On Monday, the United States Supreme Court issued two major decisions with impacts on criminal issues.
In Caniglia v. Strom, the Court issued an unanimous decision that the “community caretaking” exception to the Fourth Amendment does not extend to the warrantless search of a home. Caniglia’s wife called police because she could not get in touch with Caniglia and feared he may be suicidal. When police arrived at their home, they found Caniglia on his porch. Caniglia denied he was suicidal but agreed to go to the hospital, allegedly after officers agreed not to confiscate his firearms. Once Caniglia left in the ambulance, however, officers seized the firearms from the house.
Caniglia sued claiming that the officers had violated the Fourth Amendment by entering the house and seizing the firearms without a warrant. On appeal, the First Circuit held that the officers’ actions were permissible under the “community caretaking” exception to the Fourth Amendment. This exception comes from Cady v. Dombrowski1, where the Court held that officers have community caretaking duties related to patrolling highways and held that those duties allowed officers to search impounded cares without violating the Fourth Amendment.
Justice Thomas’s opinion made clear that Cady and the exception it established do not allow for warrantless entry of homes or seizure of items found during entry. Chief Justice Roberts and Justices Alito and Kavanaugh wrote concurring opinions making clear that Caniglia does not affect other Fourth Amendment exceptions—like exigent circumstances—that do allow police to lawfully enter a home without a warrant.
In Edwards v. Vannoy, the Supreme Court held that its decision last year in Ramos v. Louisiana2, which held that the Sixth Amendment requires unanimous jury verdicts in state and federal courts, does not apply retroactively. Long time Louisiana law allowed for non-unanimous jury verdicts in criminal cases. In Ramos, the Supreme Court held that such verdicts violated the Sixth Amendment’s right to trial by jury, which applied equally in state and federal courts. Almost immediately after Ramos, the Court granted certiorari in Edwards to determine whether Ramos applied retroactively—meaning whether any criminal defendant in Louisiana who had been convicted by a less than unanimous jury was entitled to a new trial.
Retroactivity is determined according to the test established in Teague v. Lane3. Under Teague, when the Supreme Court issues a new rule, the presumption is that the rule does not apply retroactively. Nevertheless, Teague established two major exceptions to this presumptive rule.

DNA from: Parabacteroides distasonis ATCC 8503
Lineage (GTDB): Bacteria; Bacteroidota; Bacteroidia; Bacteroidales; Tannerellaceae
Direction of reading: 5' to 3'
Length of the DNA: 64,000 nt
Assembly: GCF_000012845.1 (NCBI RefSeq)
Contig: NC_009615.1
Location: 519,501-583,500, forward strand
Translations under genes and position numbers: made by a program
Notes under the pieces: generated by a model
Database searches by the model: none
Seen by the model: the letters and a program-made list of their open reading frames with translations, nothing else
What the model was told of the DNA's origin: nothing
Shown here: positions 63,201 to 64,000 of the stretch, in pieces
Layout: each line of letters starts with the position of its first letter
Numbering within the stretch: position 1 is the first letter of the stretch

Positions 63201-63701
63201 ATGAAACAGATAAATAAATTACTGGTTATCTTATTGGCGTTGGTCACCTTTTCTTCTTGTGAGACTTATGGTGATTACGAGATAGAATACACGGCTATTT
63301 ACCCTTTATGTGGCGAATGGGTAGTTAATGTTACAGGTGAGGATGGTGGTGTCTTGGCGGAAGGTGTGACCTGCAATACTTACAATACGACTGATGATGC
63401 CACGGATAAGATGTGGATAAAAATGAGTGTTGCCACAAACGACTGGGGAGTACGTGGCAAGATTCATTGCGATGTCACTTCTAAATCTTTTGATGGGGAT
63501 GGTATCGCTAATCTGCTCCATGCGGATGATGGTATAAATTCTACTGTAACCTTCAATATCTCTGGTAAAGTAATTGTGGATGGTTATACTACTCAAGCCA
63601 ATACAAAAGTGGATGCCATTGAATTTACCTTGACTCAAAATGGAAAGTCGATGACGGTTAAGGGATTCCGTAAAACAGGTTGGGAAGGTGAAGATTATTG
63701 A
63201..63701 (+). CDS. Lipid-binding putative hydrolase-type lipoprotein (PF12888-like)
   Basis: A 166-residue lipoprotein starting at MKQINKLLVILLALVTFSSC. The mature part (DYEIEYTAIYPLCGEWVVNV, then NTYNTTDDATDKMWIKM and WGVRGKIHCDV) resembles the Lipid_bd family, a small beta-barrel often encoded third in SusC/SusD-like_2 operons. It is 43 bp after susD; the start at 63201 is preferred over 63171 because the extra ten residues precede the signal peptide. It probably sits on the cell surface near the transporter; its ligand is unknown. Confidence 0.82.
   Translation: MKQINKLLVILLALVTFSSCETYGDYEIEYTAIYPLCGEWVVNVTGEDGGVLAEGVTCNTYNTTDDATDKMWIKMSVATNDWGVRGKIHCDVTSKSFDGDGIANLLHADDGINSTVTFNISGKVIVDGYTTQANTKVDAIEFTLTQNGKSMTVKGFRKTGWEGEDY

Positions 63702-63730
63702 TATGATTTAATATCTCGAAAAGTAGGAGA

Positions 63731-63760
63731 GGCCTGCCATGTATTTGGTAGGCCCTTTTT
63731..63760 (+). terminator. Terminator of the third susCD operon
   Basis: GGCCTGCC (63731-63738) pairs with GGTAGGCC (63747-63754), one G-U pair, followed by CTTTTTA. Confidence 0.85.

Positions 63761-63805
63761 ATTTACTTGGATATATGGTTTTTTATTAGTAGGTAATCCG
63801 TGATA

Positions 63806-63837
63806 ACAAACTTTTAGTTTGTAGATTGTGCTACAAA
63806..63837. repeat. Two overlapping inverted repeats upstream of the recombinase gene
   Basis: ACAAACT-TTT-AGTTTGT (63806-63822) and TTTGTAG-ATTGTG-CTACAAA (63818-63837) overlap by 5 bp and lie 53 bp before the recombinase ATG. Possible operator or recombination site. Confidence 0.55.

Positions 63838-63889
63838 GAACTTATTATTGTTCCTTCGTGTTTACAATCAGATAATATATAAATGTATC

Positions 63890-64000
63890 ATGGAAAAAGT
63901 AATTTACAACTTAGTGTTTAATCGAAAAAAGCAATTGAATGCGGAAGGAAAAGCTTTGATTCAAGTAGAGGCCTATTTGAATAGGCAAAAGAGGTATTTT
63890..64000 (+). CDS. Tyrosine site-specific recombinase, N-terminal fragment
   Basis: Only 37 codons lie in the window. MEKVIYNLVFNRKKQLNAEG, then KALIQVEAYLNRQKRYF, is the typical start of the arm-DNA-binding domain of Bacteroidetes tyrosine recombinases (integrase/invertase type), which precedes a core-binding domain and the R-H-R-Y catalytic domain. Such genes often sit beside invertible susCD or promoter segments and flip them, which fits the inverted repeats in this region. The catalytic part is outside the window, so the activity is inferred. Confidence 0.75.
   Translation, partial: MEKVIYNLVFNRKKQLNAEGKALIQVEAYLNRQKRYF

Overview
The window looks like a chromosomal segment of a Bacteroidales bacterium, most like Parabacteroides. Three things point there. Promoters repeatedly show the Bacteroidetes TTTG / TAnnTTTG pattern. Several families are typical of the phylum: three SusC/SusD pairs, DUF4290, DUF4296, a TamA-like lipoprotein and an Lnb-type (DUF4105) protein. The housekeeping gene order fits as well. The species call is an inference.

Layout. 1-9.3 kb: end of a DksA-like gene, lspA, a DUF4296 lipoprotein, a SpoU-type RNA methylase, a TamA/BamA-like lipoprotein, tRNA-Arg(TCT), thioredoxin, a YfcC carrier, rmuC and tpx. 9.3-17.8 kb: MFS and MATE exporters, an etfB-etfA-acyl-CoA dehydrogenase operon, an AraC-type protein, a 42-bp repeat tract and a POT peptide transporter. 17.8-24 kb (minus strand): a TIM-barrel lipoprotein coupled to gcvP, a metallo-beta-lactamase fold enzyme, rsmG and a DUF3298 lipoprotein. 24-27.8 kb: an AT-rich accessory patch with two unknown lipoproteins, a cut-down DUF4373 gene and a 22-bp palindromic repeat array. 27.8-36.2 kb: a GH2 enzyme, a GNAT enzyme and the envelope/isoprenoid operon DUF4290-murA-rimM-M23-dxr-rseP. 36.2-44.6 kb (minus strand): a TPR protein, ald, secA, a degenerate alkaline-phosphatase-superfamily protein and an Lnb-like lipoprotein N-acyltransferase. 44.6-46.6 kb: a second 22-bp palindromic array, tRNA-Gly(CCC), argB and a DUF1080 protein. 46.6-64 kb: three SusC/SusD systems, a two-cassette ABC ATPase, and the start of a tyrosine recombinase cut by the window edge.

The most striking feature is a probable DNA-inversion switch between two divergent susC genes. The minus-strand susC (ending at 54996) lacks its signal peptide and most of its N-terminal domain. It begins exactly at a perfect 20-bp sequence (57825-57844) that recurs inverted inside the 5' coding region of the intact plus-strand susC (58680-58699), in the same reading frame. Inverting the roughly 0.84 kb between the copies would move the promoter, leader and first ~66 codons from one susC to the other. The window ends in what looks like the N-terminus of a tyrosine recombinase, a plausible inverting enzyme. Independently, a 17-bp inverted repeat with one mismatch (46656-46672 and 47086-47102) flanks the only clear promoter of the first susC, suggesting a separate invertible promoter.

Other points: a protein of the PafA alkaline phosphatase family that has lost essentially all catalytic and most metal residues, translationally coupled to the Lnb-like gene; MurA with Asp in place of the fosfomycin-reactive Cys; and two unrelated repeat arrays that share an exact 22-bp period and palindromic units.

First, new substantive rules of constitutional law apply retroactively. Substantive rules prohibit the government from doing something. The most major application of this exception comes from the Eighth Amendment’s prohibition on cruel or unusual punishment; when a punishment is determined to be cruel or unusual—like the death penalty for juveniles or the intellectually disabled—the new rule prohibits the government from carrying out the sentence. Therefore, it applies to every defendant that qualifies under the rule.
The second major exception is for new watershed rules of criminal procedure. Unlike substantive rules, procedural rules govern how the government does something, not whether it can. Examples of procedural rules include discovery rulings, the requirements for confronting witnesses, and search and seizure issues. But only watershed—or incredibly important—new procedural rules apply retroactively. Watershed rules affect the fairness of proceedings to the extent that violations of the rule would fundamentally undermine the proceedings. Since Teague was decided in 1989, no new procedural rule has been afforded watershed status. The example used for a watershed rule is Gideon v. Wainwright4, which formalized the right of every criminal defendant to the assistance of counsel and was decided twenty-six years prior to Teague.
In Edwards, the question was whether Ramos would be the first watershed rule of criminal procedure under Teague. The six-justice majority decided that Ramos did not qualify as a watershed rule. The majority compared Ramos to other major criminal procedure rules that were not afforded retroactive status and had that Ramos was no more worthy of retroactivity than those cases. Additionally, the majority held that since Teague’s watershed exception has not been used, the exception is essentially defunct in future cases.
Justice Kagan issued a strongly worded dissent that was joined by Justices Breyer and Sotomayor. Justice Kagan criticized strenuously the majority’s analysis of the question before it and the decision to curtail Teague, which was not properly before the court.
1413 U.S. 433 (1973).
2140 S. Ct. 1390 (2020).
3489 U.S. 288 (1989) (plurality op.)
4372 U.S. 335 (1963).